All of the anticipated pathways to a low carbon heat system will overtime, mean significant changes for the UK's energy infrastructure. The relative roles played by gas, electricity and heat networks in the supply of UK's heat demand will vary with policy interventions, technology costs, availability of investment and socio-economic uncertainties.

Heat constitutes the single biggest use of energy in the UK. Almost half (46%) of the final energy consumed is used to provide heat. Of this heat around three quarters is used by households and

* Correspondence to: Cardiff School of Engineering, Newport Road, Cardiff, CF24 3AA, UK.

E-mail addresses: ChaudryM@cardiff.ac.uk (M. Chaudry), AbeysekeraM@cardiff.ac.uk (M. Abeysekera),

Hosseini_SHR@cardiff.ac.uk (S.H.R. Hosseini), JenkinsN6@cardiff.ac.uk (N. Jenkins), WuJ5@cardiff.ac.uk (J. Wu).

in commercial and public buildings. The heating demand is primarily met today using gas-fired boilers connected to the natural gas network (81%).

The UK's very low penetration of renewable technologies for heating is in part a direct consequence of ample supplies natural gas, availability of extensive gas transmission/distribution networks and the comparatively low upfront costs and efficiency of gas boilers.

Meeting the 80% greenhouse gas emission reduction target is likely to require that heat related emissions of CO2 from buildings are near zero by 2050. Though it is clear that the use of the gas network will reduce over time, recent modelling suggests a role for gas in 2050 to help meet peaks in heat demand. There is significant amount of uncertainty in the strategic role envisioned for the future of the gas network (Hughes et al. 2013; Hughes and Strachan, 2010).

The government is progressing policy incentives that will reduce the heat demand of the existing building stock while promoting the

http://dx.doi.org/10.1016/j.enpol.2015.07.019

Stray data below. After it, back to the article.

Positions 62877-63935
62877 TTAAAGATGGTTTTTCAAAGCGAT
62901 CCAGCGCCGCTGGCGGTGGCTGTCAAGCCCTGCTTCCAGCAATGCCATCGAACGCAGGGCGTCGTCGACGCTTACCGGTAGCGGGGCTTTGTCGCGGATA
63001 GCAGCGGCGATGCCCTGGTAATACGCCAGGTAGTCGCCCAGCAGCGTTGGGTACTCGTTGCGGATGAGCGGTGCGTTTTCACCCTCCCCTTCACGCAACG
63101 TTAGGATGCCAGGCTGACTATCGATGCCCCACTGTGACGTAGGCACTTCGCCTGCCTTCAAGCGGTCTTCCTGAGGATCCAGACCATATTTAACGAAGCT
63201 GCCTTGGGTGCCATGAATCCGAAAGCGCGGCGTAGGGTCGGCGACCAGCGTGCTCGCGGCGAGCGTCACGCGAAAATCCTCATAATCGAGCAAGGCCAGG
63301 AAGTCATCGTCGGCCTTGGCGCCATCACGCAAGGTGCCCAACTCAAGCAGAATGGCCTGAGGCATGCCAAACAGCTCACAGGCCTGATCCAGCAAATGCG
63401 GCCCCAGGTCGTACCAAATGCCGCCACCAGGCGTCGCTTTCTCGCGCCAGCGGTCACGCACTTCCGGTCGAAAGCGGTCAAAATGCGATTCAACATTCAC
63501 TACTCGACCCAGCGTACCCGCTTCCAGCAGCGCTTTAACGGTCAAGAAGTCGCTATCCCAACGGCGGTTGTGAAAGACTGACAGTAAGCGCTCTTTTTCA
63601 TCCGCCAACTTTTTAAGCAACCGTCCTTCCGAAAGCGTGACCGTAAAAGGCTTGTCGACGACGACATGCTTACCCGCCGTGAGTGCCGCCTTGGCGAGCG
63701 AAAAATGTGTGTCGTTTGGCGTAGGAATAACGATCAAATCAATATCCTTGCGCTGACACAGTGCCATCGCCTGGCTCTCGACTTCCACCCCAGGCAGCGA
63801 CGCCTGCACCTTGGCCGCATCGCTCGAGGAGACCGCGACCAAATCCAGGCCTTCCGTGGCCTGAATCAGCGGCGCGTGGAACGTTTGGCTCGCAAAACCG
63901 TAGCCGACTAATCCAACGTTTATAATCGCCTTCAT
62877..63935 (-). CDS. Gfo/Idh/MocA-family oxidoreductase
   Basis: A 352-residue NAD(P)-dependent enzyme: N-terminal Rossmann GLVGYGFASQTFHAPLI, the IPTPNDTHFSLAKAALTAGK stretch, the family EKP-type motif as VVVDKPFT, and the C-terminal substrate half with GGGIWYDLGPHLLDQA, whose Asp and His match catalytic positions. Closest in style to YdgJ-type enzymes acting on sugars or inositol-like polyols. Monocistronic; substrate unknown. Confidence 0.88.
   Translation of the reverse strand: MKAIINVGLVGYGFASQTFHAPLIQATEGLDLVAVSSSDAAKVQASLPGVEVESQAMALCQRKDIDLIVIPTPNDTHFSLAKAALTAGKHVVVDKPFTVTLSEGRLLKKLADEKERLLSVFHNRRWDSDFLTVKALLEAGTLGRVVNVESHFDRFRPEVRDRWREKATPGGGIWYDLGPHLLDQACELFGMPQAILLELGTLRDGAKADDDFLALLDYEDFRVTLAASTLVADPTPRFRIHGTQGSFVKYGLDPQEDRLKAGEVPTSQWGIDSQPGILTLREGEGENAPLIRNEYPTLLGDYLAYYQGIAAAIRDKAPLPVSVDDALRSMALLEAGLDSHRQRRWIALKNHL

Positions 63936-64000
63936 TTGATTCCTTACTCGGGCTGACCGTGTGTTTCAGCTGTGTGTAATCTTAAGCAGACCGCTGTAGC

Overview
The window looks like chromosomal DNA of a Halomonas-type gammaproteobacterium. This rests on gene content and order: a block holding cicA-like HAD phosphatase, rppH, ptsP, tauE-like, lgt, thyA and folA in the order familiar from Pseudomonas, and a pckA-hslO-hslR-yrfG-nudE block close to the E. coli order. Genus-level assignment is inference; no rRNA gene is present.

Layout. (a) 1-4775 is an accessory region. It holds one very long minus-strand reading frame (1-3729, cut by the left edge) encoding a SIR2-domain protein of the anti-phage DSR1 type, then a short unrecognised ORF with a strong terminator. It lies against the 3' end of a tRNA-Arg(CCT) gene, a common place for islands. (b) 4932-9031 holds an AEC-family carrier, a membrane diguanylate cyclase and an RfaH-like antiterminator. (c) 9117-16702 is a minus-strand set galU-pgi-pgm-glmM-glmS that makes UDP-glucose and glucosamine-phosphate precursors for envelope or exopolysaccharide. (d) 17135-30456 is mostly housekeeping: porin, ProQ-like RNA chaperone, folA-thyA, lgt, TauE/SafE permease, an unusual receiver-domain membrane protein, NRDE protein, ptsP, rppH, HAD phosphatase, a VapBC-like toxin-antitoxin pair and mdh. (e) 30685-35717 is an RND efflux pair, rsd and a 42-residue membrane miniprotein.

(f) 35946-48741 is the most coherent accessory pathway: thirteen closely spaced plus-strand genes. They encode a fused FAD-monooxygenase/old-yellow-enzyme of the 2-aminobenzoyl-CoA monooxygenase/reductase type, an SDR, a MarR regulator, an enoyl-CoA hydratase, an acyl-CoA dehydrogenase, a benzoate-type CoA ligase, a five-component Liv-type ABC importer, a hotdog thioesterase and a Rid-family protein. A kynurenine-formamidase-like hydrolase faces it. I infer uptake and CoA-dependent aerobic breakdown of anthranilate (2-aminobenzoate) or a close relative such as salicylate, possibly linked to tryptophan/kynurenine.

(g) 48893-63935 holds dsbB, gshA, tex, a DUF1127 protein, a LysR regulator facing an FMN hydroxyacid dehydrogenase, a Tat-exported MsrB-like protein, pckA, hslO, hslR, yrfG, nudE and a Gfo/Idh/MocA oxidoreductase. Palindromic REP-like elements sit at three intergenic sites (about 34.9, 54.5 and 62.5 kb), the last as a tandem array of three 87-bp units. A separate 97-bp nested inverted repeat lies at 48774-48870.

0301-4215/© 2015 The Authors. Published by Elsevier Ltd. This is an open access article under the CC BY license (http://creativecommons.org/licenses/by/4.0/).

Uncertainties in decarbonising heat in the UK

Modassar Chaudry, Muditha Abeysekera, Seyed Hamid Reza Hosseini, Nick Jenkins, Jianzhong Wu

Fig. 1. Methodology for analysing uncertainties in decarbonising the heat sector (Chaudry et al., 2014).

uptake of renewable heating technologies. The recently deployed Green Deal is expected to remove the barrier of initial costs of energy efficiency improvements while the Renewable Heat Incentive (RHI) (DECC, 2015, 2013a; HM Government, 2014a) attempts to support market rollout of renewable heat technologies. However the success of these policy initiatives is uncertain and the impact on technology deployments are yet to be identified.

Heating is arguably one of the most difficult sectors to decarbonise in the UK's energy system. There is significant amount of uncertainty in what the UK heat supply might look like in the period from now to 2030 and beyond. High levels of uncertainty present a great challenge to policy makers to make sound strategic decisions about the future. It is essential to identify and manage these uncertainties in order to support plausible pathways to a low carbon energy system.

2. Objectives and methodology

The aim of this paper is to explore the risks and uncertainties associated with the transition to a low carbon heat system in the UK out to 2030 and investigate the potential impact of these uncertainties in the development of energy supply infrastructure (gas, electricity and district heating).

Specific research questions addressed are:

• What are the key heat decarbonisation uncertainties?

• What are the different ways (technologies) through which the UK might decarbonise the heat sector?